What some people don’t realize is that there can be a lot of hard work attached to these ways of living.  I wonder if these people who say they are in it for the long haul are just living day to day or are they really considering the long term?

My birthday is right around the corner.  It’s a big one.  A lot of the things we had hoped to do are starting to fade.  I am finding out now that my bad joint pain can be limiting.  The heat and humidity in the summer send my asthma into attacks.  While I consider myself in pretty good shape for approaching AARP age, I have to face the fact that I’m not a young anymore.  While I’m not yet out to pasture, now is the time to set things into motion that will make those years easier.

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Me with Hubb

We actually started thinking about it when we bought our house 12 years ago.
While we didn’t mind having a basement, we wanted a ranch style home so that if this is our final home we won’t have to worry about getting around it when we’re older.  This was important because we had seen older family members who were having a hard time with stairs including one who fell down a flight of basement stairs.  If we move, we will again look for something that will take us comfortable into our older years.  So, while we don’t want to limit ourselves, we also don’t want to make things harder down the road.  It takes thoughtful planning.  Gardening, raising animals, caring for the home and property…how will you handle these things in your older years? For example:  chopping all your firewood by hand isn’t as easy at 70 years old as it is for a 40 year old.

20141028_081817I know many of us are optimistic about these things in our later years.  “Oh, we’ll manage.”  Will you?  Even the average American lifestyle is challenging to the aged.  I’m not aged (*sigh*) and I have a hard time opening jars and bottles due to the joint pain in my hands.  I wonder how this will effect my gardening and canning?  How will this effect my butchering meat?  How will this effect my crochet business?

Have you thought about it?  Now is the time to plan and put things into place for your lifestyle long term that will make your older years easier.  It’s much easier to do it now while you are able than to wait until the day you find you can’t.

Until next time – live simply and love abundantly!  Grace and peace…

Ann’Re

It’s Officially Cold…and…

…I officially have a cold.  I’ve been down for a few days, I felt awful but I’m starting to feel better.  One of the worst parts for me about getting sick is that the chores tend to get backed up.  Laundry, dishes, all sorts of things that I’m behind on.  So today is a catch up day for me now that I am feeling somewhat better.

winter2The weather hasn’t been bad, but for me it is an adjustment to get used to the colder weather.  The heater is now going all the time and to keep the bills from going off the charts I keep the thermostat set at 66°F or about 19ºC (much lower at night).  It isn’t cold, but it isn’t warm either.  Yes, I’m a whimp.  It takes a little time to get back into the routine of socks, slippers and layers of clothes.  I have a feeling that our winter here in Indiana is going to be very similar to the cold, snowy winter we had last year.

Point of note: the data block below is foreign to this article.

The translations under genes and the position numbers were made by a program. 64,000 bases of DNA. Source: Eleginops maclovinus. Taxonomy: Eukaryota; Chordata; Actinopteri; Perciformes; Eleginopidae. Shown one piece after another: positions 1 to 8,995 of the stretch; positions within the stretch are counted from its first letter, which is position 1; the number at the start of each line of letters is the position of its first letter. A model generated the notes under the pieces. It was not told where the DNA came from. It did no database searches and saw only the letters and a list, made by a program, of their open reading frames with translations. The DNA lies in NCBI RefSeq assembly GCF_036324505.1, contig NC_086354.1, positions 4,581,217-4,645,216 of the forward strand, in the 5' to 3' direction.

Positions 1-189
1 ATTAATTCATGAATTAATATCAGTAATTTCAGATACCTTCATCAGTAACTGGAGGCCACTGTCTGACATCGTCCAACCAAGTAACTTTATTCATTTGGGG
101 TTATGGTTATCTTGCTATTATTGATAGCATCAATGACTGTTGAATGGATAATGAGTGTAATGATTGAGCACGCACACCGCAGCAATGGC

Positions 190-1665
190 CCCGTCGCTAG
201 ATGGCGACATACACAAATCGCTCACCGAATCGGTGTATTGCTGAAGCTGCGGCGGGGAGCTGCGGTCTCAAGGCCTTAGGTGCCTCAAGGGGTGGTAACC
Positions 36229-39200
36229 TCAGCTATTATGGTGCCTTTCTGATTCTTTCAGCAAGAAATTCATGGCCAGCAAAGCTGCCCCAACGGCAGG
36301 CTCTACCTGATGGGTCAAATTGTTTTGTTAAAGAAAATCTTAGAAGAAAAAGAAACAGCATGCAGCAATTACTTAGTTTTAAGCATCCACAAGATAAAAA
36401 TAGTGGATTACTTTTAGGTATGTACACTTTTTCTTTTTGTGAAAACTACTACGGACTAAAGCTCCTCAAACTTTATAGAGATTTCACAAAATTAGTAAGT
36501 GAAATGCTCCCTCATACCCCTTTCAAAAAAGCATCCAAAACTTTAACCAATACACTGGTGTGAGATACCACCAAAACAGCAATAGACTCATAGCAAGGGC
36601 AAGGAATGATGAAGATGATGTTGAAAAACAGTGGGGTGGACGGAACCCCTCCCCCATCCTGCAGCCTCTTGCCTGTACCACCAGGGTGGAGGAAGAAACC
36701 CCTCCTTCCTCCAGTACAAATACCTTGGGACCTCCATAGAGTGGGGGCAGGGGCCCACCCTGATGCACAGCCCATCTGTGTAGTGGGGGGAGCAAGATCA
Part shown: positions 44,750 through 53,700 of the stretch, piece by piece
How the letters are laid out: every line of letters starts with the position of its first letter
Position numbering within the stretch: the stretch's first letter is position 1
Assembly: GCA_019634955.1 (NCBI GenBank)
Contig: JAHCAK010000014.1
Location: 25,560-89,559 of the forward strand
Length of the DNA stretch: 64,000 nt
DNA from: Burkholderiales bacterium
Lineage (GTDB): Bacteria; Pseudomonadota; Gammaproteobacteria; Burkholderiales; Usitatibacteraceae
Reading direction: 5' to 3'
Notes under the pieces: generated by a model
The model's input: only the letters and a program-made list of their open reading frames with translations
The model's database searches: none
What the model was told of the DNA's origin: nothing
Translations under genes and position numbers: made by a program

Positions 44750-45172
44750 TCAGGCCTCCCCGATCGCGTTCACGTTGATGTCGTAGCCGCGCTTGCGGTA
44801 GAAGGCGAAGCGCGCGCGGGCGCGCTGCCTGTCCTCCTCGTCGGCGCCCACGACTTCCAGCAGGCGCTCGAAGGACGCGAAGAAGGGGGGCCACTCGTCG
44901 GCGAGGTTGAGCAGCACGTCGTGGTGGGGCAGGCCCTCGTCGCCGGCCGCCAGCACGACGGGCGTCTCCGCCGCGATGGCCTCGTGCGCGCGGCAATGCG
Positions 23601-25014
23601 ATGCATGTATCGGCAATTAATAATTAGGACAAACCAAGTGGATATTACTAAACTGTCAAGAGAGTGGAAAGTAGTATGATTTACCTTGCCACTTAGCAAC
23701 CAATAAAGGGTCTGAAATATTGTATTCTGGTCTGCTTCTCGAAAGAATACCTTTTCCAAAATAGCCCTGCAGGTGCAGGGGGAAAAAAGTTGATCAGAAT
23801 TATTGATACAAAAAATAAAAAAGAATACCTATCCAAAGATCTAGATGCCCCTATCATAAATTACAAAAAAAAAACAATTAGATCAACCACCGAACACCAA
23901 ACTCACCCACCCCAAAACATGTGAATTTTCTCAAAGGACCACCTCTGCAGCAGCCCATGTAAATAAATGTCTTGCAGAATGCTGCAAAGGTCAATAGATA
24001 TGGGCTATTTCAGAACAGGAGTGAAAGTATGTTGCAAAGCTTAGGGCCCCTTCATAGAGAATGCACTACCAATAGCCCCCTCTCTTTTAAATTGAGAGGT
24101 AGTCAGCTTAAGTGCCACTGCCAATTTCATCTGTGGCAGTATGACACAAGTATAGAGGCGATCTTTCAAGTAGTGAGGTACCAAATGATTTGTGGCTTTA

Today’s agenda is mainly catching up on all the chores that have back up for the last several days.  Pretty bad when it seems every dish is dirty.  If I can manage to make progress, I may even try to make some homemade yogurt.  I love yogurt so having to be dairy free is a bummer.  But hubby and son love yogurt so I still make it for them.  Once in a while I’ll splurge and get a container of non-dairy yogurt.  But is really isn’t the same.  *sigh*  I also still have quite a few apples left.  I’m hoping to make a pie, and then maybe make more applesauce with the rest.  I used the Sauce Master to make the applesauce this year and my son gave the applesauce a big thumbs down.  He says the consistency is way too smooth and he won’t eat it.  This coming from the least picky eating child ever.  So I may make a small batch of chunky applesauce just for him.  Not sure if I will try it again next year with a larger screen or not.  We’ll see.  My last big projects that have yet to be done are getting our air conditioners out and cleaning out the garage so hubby can start parking the car in there.  I had hoped to get them done over the weekend, but with me not feeling well and hubby up to his ears in home projects (like the gutter in the front of the house that fell after a really hard rain) they weren’t a priority.  The garage has been his work space so I’ll have to wait until his other projects are done before we can reclaim the garage for the car.

Dinner tonight is going to be chicken, rice and broccoli.  My menu got a little rearranged since we opted for easy, non-menu meals while I was sick.  So the nice Sunday chicken dinner from yesterday is replacing the chicken leftovers that were scheduled for tonight.  If you plan a menu of meals for your family, how do you handle unexpected circumstances that upend your plans?  Do you have spare or alternate meals planned just in case?  Do you just rearrange your menu as you go?  I’d love to hear how you do it.

Time to reboot the dryer with load number three.  Hope your day is blessed.  Grace and peace….